6 October 2010
Top reasons for Facebook unfriending revealed
by Kate Melville
Researchers spend a lot of time examining how people form friendships online, but little has been known about how those relationships end, until now. "Unfriending," as it has become known, is the subject of a new study by researcher Christopher Sibona, from the University of Colorado Denver Business School. Sibona's work, based on a survey of 1,500 Facebook users, is to be published next year in the proceedings of the Hawaii International Conference on System Sciences.
Sibona's research established that the top reason for unfriending is frequent, unimportant posts. "The 100th post about your favorite band is no longer interesting," he said.
The second reason was posting about polarizing topics like religion and politics. "They say not to talk about religion or politics at office parties and the same thing is true online," he quipped.
Inappropriate posts, such as crude, sexist or racist comments, were the third reason for being unfriended.
Offline antics could also get people unfriended online, but it seems the real world is more forgiving. Inappropriate online behavior accounted for most unfriending at 57 percent; while offline behavior came in at 27 percent.
Sibona noted that a sort of online hierarchy of dominant and subordinate relationships existed in the online world. For example, those making friend requests stood a much higher chance of being abruptly unfriended. At the same time, those doing the unfriending seemed to hold the upper hand in the relationship.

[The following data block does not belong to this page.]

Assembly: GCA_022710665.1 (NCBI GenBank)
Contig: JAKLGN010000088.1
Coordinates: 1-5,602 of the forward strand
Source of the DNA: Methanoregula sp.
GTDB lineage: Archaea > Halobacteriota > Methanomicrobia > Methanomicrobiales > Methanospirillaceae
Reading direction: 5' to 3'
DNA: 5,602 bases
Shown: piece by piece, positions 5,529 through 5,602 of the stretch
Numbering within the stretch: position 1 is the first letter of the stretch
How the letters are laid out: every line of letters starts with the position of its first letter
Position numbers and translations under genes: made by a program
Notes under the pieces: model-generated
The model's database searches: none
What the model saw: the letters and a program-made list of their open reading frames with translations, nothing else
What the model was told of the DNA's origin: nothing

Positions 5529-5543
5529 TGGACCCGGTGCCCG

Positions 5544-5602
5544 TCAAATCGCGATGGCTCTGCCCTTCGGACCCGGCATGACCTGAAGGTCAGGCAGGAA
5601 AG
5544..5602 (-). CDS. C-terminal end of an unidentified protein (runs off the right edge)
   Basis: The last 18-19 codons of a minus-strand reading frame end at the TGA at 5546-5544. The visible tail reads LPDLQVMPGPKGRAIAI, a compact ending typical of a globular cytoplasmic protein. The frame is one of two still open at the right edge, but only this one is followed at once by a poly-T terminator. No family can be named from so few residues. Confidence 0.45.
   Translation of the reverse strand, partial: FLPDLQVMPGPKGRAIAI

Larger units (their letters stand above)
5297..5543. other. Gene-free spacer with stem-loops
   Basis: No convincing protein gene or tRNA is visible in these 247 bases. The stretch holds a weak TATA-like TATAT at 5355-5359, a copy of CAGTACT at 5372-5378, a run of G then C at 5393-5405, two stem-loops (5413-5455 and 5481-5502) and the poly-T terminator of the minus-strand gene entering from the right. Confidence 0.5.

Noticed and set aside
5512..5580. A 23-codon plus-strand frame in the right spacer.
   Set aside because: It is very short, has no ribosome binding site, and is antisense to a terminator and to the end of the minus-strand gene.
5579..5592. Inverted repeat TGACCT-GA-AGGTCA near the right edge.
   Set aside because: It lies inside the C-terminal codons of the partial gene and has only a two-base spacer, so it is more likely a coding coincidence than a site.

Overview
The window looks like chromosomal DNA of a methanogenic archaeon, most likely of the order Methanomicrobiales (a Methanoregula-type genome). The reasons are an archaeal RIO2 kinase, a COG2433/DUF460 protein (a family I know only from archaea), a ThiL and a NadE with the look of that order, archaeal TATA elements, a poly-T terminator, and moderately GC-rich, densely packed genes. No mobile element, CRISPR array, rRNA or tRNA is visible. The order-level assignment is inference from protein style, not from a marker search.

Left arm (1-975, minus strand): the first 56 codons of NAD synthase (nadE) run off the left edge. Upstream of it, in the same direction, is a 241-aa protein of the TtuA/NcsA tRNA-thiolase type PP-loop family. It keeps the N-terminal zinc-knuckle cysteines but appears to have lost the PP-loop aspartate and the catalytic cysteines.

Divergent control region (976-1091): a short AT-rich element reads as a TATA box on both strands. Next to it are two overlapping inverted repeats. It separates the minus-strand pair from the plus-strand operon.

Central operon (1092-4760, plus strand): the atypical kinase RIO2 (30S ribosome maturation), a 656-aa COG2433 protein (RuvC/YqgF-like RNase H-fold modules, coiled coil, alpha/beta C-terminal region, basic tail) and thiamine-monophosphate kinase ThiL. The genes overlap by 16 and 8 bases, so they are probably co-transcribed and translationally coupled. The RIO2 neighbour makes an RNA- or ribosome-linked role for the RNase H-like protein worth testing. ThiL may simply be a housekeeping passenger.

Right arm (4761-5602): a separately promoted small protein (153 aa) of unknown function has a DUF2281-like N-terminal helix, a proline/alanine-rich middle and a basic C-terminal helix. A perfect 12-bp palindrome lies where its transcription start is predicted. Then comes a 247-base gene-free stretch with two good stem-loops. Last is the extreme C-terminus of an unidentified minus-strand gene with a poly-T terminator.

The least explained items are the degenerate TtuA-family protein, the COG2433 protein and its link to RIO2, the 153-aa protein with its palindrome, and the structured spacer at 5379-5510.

"There is a lot more nuance in the offline friendship world. You don't have to go up to someone and ask them to be your friend," Sibona said. "That's not the case online. It can be awkward."
While some respondents reported being deeply hurt at being unfriended, others were more amused than traumatized. "There are a wide variety of reactions depending on who did the unfriending and why," Sibona said.
Interestingly, Sibona's findings also showed that 55 percent of recruiters used Facebook to find or investigate job candidates. "The same kinds of posts that could get you unfriended might also be viewed negatively by recruiters," he warned.
Source: University of Colorado Denver